|US6755866||Aug 20, 2002||Jun 29, 2004||Depuy Products, Inc.||Prosthetic stem with bearings|
|US6808539||Jan 30, 2003||Oct 26, 2004||Plus Endoprothetik Ag||Leaflike shaft of a hip-joint prosthesis for anchoring in the femur|
|US6949124||Sep 24, 2003||Sep 27, 2005||Depuy Products, Inc.||Prosthesis with feature aligned to trabeculae|
|US6994731||May 24, 2002||Feb 7, 2006||Howie Donald W||Prosthetic implant|
|US7175668||Jan 30, 2003||Feb 13, 2007||Plus Orthopedics Ag||Leaflike shaft of a hip-joint prosthesis for anchoring in the femur|
|US7214246||Jun 24, 2005||May 8, 2007||Depuy Orthopaedics, Inc.||Prosthesis with feature aligned to trabeculae|
|US7323013||Sep 13, 2002||Jan 29, 2008||Encore Medical Asset Corporation||Differential porosity prosthetic hip system|
|US7455693||May 12, 2006||Nov 25, 2008||Smith & Nephew Orthopaedics, Ag||Leaflike shaft of a hip-joint prosthesis for anchoring in the femur|
|US7494510||May 12, 2006||Feb 24, 2009||Smith And Nephew Orthopaedics Ag||Leaflike shaft of a hip-joint prosthesis for anchoring in the femur|
|US7749278 *||May 2, 2006||Jul 6, 2010||Smith & Nephew, Inc.||Method of implanting using a set of femoral prostheses|
|US8480756||May 24, 2010||Jul 9, 2013||Smith & Nephew, Inc.||Femoral hip stem implants|
|US20020177901 *||May 24, 2002||Nov 28, 2002||Howie Donald W.||Prosthetic implant|
|US20030074079 *||Sep 13, 2002||Apr 17, 2003||Osteoimplant Technology, Inc.||Differential porosity prosthetic hip system|
|US20040006392 *||Mar 25, 2003||Jan 8, 2004||Grusin N. Kelly||Prosthesis with compressible stem|
|US20040010319 *||Mar 31, 2003||Jan 15, 2004||Osteoimplant Technology Inc.||Intrinsic stability in a total hip stem|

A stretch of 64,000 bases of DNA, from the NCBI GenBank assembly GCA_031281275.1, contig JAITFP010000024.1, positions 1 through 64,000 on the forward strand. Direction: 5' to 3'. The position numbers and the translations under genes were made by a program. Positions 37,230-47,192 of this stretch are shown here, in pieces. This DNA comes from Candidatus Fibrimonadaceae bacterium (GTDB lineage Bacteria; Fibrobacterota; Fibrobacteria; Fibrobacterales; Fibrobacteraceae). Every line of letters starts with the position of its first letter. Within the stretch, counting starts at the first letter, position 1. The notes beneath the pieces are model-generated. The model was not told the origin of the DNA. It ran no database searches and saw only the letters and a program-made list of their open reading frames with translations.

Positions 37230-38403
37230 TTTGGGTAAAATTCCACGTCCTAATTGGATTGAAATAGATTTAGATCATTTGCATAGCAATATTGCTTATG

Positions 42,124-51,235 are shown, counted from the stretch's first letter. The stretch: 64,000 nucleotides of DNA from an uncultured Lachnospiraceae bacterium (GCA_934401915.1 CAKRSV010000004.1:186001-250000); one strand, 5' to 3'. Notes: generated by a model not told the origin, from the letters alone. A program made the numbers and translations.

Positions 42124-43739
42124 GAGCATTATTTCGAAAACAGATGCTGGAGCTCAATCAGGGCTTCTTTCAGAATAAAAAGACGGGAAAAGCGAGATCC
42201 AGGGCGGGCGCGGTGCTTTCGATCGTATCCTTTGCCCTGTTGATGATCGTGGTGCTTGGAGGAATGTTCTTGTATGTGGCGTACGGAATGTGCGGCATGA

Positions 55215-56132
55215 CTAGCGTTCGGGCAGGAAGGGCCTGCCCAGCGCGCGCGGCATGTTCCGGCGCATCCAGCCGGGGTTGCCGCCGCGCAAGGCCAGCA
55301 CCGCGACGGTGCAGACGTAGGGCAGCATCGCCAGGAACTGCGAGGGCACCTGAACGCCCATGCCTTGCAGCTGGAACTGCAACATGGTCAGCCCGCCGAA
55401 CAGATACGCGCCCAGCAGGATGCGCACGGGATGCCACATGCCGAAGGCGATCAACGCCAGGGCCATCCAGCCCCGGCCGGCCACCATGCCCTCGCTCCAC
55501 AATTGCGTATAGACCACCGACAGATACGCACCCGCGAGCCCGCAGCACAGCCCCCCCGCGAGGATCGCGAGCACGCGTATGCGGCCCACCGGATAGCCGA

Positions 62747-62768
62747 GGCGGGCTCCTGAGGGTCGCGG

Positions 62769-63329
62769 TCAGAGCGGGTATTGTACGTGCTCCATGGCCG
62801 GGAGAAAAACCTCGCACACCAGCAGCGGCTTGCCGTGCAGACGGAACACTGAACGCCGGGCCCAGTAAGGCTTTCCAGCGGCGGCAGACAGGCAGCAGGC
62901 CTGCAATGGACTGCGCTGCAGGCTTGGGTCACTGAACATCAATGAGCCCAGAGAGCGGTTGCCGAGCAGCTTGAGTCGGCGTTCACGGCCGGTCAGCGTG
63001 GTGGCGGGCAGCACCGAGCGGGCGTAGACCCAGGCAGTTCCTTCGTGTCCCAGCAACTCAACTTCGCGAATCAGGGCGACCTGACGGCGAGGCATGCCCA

|US20040059427 *||Sep 24, 2003||Mar 25, 2004||Serbousek Jon C.||Prosthesis with feature aligned to trabeculae|
|US20070112433 *||May 2, 2006||May 17, 2007||Philip Frederick||Orthopaedic implants and methods for making the same|
|US20150196397 *||Jan 14, 2014||Jul 16, 2015||Kyocera Medical Corporation||Artificial hip joint stem and artificial hip joint including the same|
|DE4315143C1 *||May 7, 1993||Dec 8, 1994||S & G Implants Gmbh||Oberschenkelteil einer Hüftgelenk-Endoprothese|
|EP0716838A2 *||Nov 27, 1995||Jun 19, 1996||Biomedical Engineering Trust I||Prosthesis with articulating surface stress reducing contact edge|
|EP1044665A2 *||Apr 12, 2000||Oct 18, 2000||Plus Endoprothetik Ag||Blade-shaped stem of a hip joint prosthesis for anchoring in the femur|
|WO1999012499A1 *||Sep 5, 1997||Mar 18, 1999||Franz Copf||Prosthetic member|
|WO2002085260A1 *||Apr 19, 2002||Oct 31, 2002||Wright Medical Tech Inc||Humeral stem with distal tri-slot|
|International Classification||A61F2/00, A61F2/30, A61F2/36|
|Cooperative Classification||A61F2002/30112, A61F2230/0026, A61F2250/0029, A61F2230/0004, A61F2002/30827, A61F2230/0021, A61F2/3676, A61F2002/30179, A61F2002/30154, A61F2002/3631, A61F2/3609, A61F2002/30158, A61F2002/30018, A61F2230/0058|
|Oct 4, 1991||AS||Assignment|
Owner name: EXACTECH, INC., FLORIDA
Free format text: ASSIGNMENT OF ASSIGNORS INTEREST.;ASSIGNOR:LYONS, MATTHEW;REEL/FRAME:005873/0464
Effective date: 19911003
|May 14, 1996||REMI||Maintenance fee reminder mailed|
|Aug 26, 1996||FPAY||Fee payment|
Year of fee payment: 4
|Aug 26, 1996||SULP||Surcharge for late payment|
|Jan 7, 2000||FPAY||Fee payment|
Year of fee payment: 8
|Apr 6, 2004||FPAY||Fee payment|
Year of fee payment: 12
|Dec 28, 2005||AS||Assignment|
Owner name: MERRILL LYNCH BUSINESS FINANCIAL SERVICES INC., NE
Free format text: SECURITY AGREEMENT;ASSIGNOR:EXACTECH, INC.;REEL/FRAME:016945/0351
Effective date: 20051130
|Nov 17, 2008||AS||Assignment|
Owner name: EXACTECH, INC., FLORIDA
Free format text: RELEASE BY SECURED PARTY;ASSIGNOR:MERRILL LYNCH BUSINESS FINANCIAL SERVICES INC.;REEL/FRAME:021838/0413
Effective date: 20081104
|Feb 28, 2012||AS||Assignment|
Free format text: SECURITY AGREEMENT;ASSIGNORS:EXACTECH, INC.;ALTIVA, LLC;BRIGHTON PARTNERS, LLC;AND OTHERS;REEL/FRAME:027779/0053
Owner name: SUNTRUST BANK, GEORGIA
Effective date: 20120224